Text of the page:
Members of the Georgia Bulldogs football team continue to drive dangerously. This time, it’s someone who has yet to play an addon for them.
Freshman linebacker Samuel M’Pemba was cited for allegedly driving 88 mph in a 55 mph zone on Wednesday.
The Athens Banner-Herald reported that M’Pemba received a ticket 10 miles from where Georgia wide receiver Marcus Rosemy-Jacksaint pleaded guilty to speeding an hour earlier.
However, this is far from the biggest legal trouble team members have been in in recent months. Jalen Carter, the ninth overall pick in the latest NFL draft, was the driver of a vehicle competing with another car carrying Georgia offensive lineman Devin Willock and recruiting staffer Chandler LeCroy. The car carrying Willock and LeCroy crashed after traveling at speeds of over 100 mph, killing both.
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Carter was charged with two misdemeanor reckless driving and racing, and did not disagree. He was sentenced to 12 months probation and ordered to pay a $1,000 fine. Carter has also been ordered to serve 80 hours of community service and will have to complete a state-approved defensive driving course.
Carter was also arrested for being «reckless» in September. During that incident, an officer said that Carter was the third Georgia football player he had stopped in two days, and that he had stopped Dylan Fairchild «a minute ago» for «making 70» in the same area.
In February, youth linebacker Jamon Dumas-Johnson was charged with what police described as street racing. Freshman catcher De’Nylon Morrissette was taken into police custody after authorities observed him «driving too fast for the conditions.» He was also charged with drunk driving and two additional misdemeanors.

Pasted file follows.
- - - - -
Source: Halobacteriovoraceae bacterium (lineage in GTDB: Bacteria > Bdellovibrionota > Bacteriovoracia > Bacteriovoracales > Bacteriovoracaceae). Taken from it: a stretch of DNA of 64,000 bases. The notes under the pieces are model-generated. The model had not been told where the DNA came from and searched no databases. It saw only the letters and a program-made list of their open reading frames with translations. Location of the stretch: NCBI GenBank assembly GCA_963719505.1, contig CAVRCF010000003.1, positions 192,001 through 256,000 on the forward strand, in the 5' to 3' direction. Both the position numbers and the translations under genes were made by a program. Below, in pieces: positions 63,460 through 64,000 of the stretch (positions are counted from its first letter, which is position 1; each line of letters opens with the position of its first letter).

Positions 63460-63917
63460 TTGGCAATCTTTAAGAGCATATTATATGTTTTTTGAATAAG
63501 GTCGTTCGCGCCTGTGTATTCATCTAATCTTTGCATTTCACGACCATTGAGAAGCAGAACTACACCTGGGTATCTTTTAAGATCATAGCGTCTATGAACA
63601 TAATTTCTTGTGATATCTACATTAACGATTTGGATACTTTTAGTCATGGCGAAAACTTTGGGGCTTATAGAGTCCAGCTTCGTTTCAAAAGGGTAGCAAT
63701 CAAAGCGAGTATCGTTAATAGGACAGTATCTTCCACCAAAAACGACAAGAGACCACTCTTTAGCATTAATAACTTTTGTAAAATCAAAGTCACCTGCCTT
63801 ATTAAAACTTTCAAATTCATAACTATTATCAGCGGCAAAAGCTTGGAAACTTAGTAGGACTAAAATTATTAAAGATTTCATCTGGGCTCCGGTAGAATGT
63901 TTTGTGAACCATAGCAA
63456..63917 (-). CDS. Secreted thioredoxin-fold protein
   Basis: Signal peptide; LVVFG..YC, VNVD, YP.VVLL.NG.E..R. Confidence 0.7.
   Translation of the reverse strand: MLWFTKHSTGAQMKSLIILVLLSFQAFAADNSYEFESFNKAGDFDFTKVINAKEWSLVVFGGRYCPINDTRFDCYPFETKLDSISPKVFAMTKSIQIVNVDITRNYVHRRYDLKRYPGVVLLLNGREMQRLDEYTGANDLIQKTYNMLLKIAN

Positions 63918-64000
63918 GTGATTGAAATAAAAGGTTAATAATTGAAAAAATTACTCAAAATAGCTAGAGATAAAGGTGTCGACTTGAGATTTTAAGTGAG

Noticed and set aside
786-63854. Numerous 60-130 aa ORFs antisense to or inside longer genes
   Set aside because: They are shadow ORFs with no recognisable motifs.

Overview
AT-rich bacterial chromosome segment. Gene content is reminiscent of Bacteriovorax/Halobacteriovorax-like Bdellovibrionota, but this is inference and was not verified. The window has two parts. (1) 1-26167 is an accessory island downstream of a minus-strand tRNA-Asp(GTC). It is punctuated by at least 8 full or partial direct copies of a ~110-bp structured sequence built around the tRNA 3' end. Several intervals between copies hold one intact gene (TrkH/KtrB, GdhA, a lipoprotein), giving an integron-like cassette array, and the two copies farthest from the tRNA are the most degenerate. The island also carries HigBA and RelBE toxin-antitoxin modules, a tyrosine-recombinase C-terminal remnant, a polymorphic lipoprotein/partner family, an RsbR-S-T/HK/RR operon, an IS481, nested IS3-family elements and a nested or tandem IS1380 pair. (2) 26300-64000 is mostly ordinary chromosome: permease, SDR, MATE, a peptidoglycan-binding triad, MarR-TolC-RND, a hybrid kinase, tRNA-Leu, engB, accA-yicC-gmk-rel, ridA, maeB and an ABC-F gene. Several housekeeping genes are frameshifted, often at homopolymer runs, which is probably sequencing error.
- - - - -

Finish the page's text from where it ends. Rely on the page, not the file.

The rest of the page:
Body camera footage obtained by The Atlanta Journal-Constitution showed a police officer berating Morrissette. During the video, the officer referenced the deaths of Willock and LeCroy.
«You have to slow down,» the officer told Morrissette. «We’ve been contacting all of you, a lot. You obviously know about the other accident and stuff. You need to slow down. I’m sure Kirby wouldn’t be happy about all this.»
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Stetson Bennett, who was arrested in January for public intoxication and was drafted by the Rams in the fourth round, says the Bulldogs don’t have a culture problem.
“Those were individual mistakes for which those individuals are responsible. It’s not a cultural problem,” she said. in the NFL scouting combine in Indianapolis.
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«Absolutely not. I’d say we’re far from it,» Kirby Smart said when asked the same thing. «When you talk to people outside of our program that come into it, they talk about what a great culture we have and we do an amazing job. Because I have a lot of outside entities that come into our program and pour into these young people.»
Smart addressed the recent issues in May and said his players would be punished.
«Everybody wants to know what the penalty is. Well, the players know what the penalty is,» Smart said at the time. «And that’s important for our guys to recognize and understand. But I want to educate more. I want to make sure they understand.»
Fox News’ Chantz Martin contributed to this report.